In his perfect holiness, he did not do what I have done today.
Today sucked. Forgive me if you do not like that term. But it did. No way around it.
My boys were disobedient and whiny. I was out of patience and fortitude. We were plain sick of each other. This house (and the surrounding parks) were not big enough for the three of us. There was yelling, whining, snapping, and crying, among all parties. I did not behave as I would have hoped. But neither did they.
I called in reinforcements. Friends prayed for me. I bought - and pleasurably drank - a mocha. And I called on all the Scripture I could recall to please, please, get me through the morning. Carry me to naptime.
And that's when it suddenly occurred to me: Jesus did not parent toddlers. Yes, he withstood and refused temptations of many kinds, of his eyes, his stomach, his flesh. But of all the paths he walked that are ours as well, he was not the stay-at-home parent of preschoolers.
When he escaped the throngs and pursued solitude with his Father, he did not have to arrange for childcare.
When he fasted, he did not have to prepare meals for picky eaters.
"Let the little children come to me," he said. But he could send them home when he was finished teaching them. And when they fell into tantrums in his presence, I'm pretty sure their mothers swooped in to avoid a public scene.
"Be holy as I am holy." In his holiness, he did not do the day-in-day-out constantness of arguing, negotiating, potty training, timeouts, scraped kness, lessons in sharing, and weary exhaustion with their little sinful natures.
But he did give these children to me.
And he ordained today.
And his grace is sufficient.
(And they are sleeping now. Thank you, Lord.)
Previously posted on Teaching Tuck and Ty
I laughed in recognition at this. A few years ago, I read (oh, where?) that the verse "Be ye perfect" could be more accurately translated, "Be compassionate, as I am compassionate." I sure like that version better!
He parents us each day in our stiff necked rebellion with His daily sanctification through love, grace, mercy and discipline. And He has promised to give us what we need in perseverance and peace through His Spirit.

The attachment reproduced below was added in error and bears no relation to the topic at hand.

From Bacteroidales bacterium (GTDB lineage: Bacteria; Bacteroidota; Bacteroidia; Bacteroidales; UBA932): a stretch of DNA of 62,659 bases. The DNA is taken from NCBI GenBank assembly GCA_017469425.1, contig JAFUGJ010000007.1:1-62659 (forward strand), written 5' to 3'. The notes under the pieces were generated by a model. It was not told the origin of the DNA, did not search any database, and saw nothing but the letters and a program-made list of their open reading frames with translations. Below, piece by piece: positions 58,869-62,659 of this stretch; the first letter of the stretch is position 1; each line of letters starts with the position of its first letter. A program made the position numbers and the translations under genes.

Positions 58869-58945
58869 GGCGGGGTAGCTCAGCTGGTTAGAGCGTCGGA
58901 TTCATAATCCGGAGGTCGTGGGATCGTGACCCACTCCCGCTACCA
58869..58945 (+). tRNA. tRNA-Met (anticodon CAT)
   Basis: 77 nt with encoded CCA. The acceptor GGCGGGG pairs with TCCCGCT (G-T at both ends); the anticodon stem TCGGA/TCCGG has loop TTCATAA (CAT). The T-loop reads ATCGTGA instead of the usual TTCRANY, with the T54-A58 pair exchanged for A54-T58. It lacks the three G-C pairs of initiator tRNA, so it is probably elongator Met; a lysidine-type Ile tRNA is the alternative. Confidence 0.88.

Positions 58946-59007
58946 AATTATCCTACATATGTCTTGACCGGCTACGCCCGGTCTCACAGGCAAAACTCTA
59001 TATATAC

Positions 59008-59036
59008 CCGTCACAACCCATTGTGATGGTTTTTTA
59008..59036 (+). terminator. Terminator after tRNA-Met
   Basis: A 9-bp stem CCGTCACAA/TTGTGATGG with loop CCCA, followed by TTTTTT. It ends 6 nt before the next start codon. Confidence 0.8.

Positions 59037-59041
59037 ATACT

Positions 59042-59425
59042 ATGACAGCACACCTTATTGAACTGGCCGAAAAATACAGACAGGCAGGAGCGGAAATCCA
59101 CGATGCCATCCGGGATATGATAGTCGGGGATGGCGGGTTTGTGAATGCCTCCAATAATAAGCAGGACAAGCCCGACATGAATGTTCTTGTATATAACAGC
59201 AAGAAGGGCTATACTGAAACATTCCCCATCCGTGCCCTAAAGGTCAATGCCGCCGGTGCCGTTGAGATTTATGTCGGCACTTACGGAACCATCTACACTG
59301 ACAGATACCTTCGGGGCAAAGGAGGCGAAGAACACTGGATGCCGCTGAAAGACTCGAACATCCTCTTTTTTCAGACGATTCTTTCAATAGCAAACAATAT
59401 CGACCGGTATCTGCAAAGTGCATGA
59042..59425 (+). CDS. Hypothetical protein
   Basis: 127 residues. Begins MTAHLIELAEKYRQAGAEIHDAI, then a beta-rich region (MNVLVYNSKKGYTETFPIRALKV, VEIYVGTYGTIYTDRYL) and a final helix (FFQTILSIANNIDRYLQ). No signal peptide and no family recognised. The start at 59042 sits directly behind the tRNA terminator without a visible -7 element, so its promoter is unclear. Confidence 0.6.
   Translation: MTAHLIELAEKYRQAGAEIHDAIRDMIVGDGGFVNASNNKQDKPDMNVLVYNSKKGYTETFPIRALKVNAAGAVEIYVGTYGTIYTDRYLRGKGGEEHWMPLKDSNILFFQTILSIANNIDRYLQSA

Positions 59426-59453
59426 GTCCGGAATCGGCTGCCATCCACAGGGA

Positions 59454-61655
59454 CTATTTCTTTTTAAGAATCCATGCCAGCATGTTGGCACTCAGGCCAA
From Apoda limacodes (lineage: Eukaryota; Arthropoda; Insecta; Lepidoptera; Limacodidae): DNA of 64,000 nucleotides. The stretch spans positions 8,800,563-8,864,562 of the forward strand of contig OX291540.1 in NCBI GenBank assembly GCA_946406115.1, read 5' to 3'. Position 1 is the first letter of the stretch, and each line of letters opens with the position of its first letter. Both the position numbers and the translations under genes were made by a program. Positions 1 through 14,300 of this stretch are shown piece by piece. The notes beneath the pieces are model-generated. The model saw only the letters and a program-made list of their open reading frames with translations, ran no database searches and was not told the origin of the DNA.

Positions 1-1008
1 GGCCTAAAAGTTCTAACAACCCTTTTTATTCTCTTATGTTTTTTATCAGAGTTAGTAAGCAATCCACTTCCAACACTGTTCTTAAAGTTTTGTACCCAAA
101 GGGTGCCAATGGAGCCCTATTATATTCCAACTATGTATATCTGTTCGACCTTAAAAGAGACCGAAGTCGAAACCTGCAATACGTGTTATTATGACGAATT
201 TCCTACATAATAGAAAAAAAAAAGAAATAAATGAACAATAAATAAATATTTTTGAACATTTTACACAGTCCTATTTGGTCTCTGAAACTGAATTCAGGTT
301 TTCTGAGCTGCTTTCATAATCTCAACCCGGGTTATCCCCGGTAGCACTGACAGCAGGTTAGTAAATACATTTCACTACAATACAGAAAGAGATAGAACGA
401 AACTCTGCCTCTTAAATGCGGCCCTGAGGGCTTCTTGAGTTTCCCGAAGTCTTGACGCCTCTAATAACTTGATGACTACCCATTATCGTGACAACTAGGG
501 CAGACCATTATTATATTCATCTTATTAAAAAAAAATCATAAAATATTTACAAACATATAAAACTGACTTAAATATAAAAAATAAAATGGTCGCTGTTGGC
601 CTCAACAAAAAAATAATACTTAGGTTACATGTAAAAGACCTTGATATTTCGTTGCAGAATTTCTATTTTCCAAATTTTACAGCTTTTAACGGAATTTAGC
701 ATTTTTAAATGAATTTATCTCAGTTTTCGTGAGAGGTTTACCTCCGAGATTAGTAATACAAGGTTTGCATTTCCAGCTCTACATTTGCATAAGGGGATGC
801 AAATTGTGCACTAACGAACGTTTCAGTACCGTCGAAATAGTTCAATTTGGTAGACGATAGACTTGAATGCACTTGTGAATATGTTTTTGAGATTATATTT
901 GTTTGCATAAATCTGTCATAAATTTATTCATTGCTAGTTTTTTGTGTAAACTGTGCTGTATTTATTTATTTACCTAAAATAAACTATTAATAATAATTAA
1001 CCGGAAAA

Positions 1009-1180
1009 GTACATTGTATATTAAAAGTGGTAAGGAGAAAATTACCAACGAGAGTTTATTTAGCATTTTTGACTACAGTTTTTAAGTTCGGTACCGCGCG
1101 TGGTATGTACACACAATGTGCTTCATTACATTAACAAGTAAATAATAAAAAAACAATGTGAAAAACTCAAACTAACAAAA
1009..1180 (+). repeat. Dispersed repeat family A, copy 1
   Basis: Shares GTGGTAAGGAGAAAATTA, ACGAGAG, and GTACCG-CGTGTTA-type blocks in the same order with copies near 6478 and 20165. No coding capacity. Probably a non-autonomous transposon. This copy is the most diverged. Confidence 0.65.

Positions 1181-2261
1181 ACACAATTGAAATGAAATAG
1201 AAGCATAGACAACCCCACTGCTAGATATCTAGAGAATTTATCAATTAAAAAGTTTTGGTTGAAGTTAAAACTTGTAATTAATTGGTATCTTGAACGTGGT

Yes! Unfortunately, WE are the whiny and complaining toddlers Tricia is referring to. The Lord has to put up with us (so many of us!) day in and day out. However, the beauty of it is that He doesn't really "put up" with us. He loves us unconditionally, something I am learning to do daily with my two daughters as they know how to push my buttons in ways I never thought possible!!!
(Love my Tricia.)
Nope, Jesus remained wisely single. I'm definitely trying to be more Christ-like in that way. 😛
Good insights, Tricia. I never thought about Jesus and toddlers that way when I was raising my own. I hope they took nice, long naps so you had a chance to recharge!
Whew! Your timing on this is perfect as I had one heck of a morning, which also included crying and yelling and prayers for more patience, and wondering...who can I talk to about how horrible I am feeling right now? Sorry you had a tough day, but I'm happy to know I'm not alone in the struggles, because I often feel guilty when I'm not handling things well.
THANK YOU! Your words brought a smile to my face... I'm looking forward to nap time too.
As I read your narrative today, I couldn't help but think we are more like the children than we know. How amazing then that He does not grow weary.
Even though my nest is near empty, your words are a daily encouragement and challenge to me.
Thankful for your skilled pen and transparent heart. Hang in there. It gets better. 🙂
I've enjoyed Ellyn Sanna's book "Motherhood: A Spiritual Journey". It's a short read, but definitely worth digesting a chapter at a time. Reminds me that I am communing with the Father even in the noise of life.